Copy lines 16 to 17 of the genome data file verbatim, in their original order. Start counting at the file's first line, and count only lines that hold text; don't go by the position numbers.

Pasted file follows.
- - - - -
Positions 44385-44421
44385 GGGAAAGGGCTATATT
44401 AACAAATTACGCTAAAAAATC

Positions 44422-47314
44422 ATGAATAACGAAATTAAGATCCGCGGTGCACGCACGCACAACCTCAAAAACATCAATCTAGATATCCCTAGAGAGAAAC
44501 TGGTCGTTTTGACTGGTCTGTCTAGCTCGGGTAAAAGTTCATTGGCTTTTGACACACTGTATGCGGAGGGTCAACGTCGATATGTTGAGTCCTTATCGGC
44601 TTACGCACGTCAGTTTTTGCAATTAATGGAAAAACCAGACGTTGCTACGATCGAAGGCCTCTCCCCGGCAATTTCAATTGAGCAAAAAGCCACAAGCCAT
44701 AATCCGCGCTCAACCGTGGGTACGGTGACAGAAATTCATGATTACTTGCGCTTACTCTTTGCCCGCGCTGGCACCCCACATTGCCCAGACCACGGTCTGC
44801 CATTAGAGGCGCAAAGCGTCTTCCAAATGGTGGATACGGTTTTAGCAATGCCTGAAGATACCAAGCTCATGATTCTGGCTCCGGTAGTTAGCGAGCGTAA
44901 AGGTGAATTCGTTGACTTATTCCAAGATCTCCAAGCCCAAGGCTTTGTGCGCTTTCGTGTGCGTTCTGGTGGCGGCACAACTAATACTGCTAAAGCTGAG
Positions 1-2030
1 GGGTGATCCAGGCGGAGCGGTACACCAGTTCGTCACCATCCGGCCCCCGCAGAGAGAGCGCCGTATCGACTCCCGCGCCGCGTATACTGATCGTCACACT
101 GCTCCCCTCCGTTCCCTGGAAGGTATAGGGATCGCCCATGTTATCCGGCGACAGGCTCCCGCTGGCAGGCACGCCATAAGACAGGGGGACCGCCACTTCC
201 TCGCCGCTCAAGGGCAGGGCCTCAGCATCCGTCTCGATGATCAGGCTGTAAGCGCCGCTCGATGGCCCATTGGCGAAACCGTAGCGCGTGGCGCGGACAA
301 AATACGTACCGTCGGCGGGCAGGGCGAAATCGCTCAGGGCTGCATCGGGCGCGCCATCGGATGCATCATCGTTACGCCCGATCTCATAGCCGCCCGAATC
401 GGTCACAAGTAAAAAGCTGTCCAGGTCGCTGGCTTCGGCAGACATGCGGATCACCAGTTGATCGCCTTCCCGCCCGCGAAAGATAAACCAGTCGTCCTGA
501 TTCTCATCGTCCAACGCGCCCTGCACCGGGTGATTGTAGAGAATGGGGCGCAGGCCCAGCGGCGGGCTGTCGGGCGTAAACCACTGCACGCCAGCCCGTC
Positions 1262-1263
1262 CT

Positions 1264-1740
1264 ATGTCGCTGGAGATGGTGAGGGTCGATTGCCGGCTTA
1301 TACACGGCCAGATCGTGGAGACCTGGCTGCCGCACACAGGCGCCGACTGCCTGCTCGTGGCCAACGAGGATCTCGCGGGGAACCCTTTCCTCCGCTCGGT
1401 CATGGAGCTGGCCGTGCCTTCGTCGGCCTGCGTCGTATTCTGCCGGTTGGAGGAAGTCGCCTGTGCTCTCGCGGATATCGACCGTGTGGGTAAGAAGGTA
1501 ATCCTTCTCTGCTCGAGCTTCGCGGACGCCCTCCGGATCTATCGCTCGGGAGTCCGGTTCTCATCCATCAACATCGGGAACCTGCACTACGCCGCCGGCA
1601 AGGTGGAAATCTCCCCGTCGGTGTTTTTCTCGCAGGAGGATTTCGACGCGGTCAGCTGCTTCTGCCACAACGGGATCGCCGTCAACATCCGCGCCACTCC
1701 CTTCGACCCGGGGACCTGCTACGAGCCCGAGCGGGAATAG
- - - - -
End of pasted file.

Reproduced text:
401 GGTCACAAGTAAAAAGCTGTCCAGGTCGCTGGCTTCGGCAGACATGCGGATCACCAGTTGATCGCCTTCCCGCCCGCGAAAGATAAACCAGTCGTCCTGA
501 TTCTCATCGTCCAACGCGCCCTGCACCGGGTGATTGTAGAGAATGGGGCGCAGGCCCAGCGGCGGGCTGTCGGGCGTAAACCACTGCACGCCAGCCCGTC